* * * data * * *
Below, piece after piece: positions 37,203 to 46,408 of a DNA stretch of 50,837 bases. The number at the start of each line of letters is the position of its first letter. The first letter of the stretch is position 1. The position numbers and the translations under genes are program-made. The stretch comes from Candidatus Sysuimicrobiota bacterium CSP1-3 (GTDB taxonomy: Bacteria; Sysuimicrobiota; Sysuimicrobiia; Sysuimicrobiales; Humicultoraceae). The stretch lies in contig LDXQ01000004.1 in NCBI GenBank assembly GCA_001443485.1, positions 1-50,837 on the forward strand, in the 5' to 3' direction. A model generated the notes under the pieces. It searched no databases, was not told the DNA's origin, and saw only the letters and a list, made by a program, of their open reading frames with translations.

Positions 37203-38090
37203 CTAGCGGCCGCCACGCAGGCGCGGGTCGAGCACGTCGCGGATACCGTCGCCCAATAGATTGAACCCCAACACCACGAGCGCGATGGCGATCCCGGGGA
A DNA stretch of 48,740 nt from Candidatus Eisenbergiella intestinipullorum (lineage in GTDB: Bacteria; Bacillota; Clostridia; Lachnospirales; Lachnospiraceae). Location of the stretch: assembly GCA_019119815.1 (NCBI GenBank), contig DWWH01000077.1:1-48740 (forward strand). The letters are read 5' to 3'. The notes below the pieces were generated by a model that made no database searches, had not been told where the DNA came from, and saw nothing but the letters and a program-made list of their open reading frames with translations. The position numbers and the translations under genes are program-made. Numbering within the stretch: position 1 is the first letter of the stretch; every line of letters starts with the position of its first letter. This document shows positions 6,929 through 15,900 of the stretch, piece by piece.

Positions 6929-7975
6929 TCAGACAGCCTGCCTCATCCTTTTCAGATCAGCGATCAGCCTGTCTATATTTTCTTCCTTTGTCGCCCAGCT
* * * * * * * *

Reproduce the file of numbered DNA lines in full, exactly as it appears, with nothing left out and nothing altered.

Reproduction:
Below, piece after piece: positions 37,203 to 46,408 of a DNA stretch of 50,837 bases. The number at the start of each line of letters is the position of its first letter. The first letter of the stretch is position 1. The position numbers and the translations under genes are program-made. The stretch comes from Candidatus Sysuimicrobiota bacterium CSP1-3 (GTDB taxonomy: Bacteria; Sysuimicrobiota; Sysuimicrobiia; Sysuimicrobiales; Humicultoraceae). The stretch lies in contig LDXQ01000004.1 in NCBI GenBank assembly GCA_001443485.1, positions 1-50,837 on the forward strand, in the 5' to 3' direction. A model generated the notes under the pieces. It searched no databases, was not told the DNA's origin, and saw only the letters and a list, made by a program, of their open reading frames with translations.

Positions 37203-38090
37203 CTAGCGGCCGCCACGCAGGCGCGGGTCGAGCACGTCGCGGATACCGTCGCCCAATAGATTGAACCCCAACACCACGAGCGCGATGGCGATCCCGGGGA
A DNA stretch of 48,740 nt from Candidatus Eisenbergiella intestinipullorum (lineage in GTDB: Bacteria; Bacillota; Clostridia; Lachnospirales; Lachnospiraceae). Location of the stretch: assembly GCA_019119815.1 (NCBI GenBank), contig DWWH01000077.1:1-48740 (forward strand). The letters are read 5' to 3'. The notes below the pieces were generated by a model that made no database searches, had not been told where the DNA came from, and saw nothing but the letters and a program-made list of their open reading frames with translations. The position numbers and the translations under genes are program-made. Numbering within the stretch: position 1 is the first letter of the stretch; every line of letters starts with the position of its first letter. This document shows positions 6,929 through 15,900 of the stretch, piece by piece.

Positions 6929-7975
6929 TCAGACAGCCTGCCTCATCCTTTTCAGATCAGCGATCAGCCTGTCTATATTTTCTTCCTTTGTCGCCCAGCT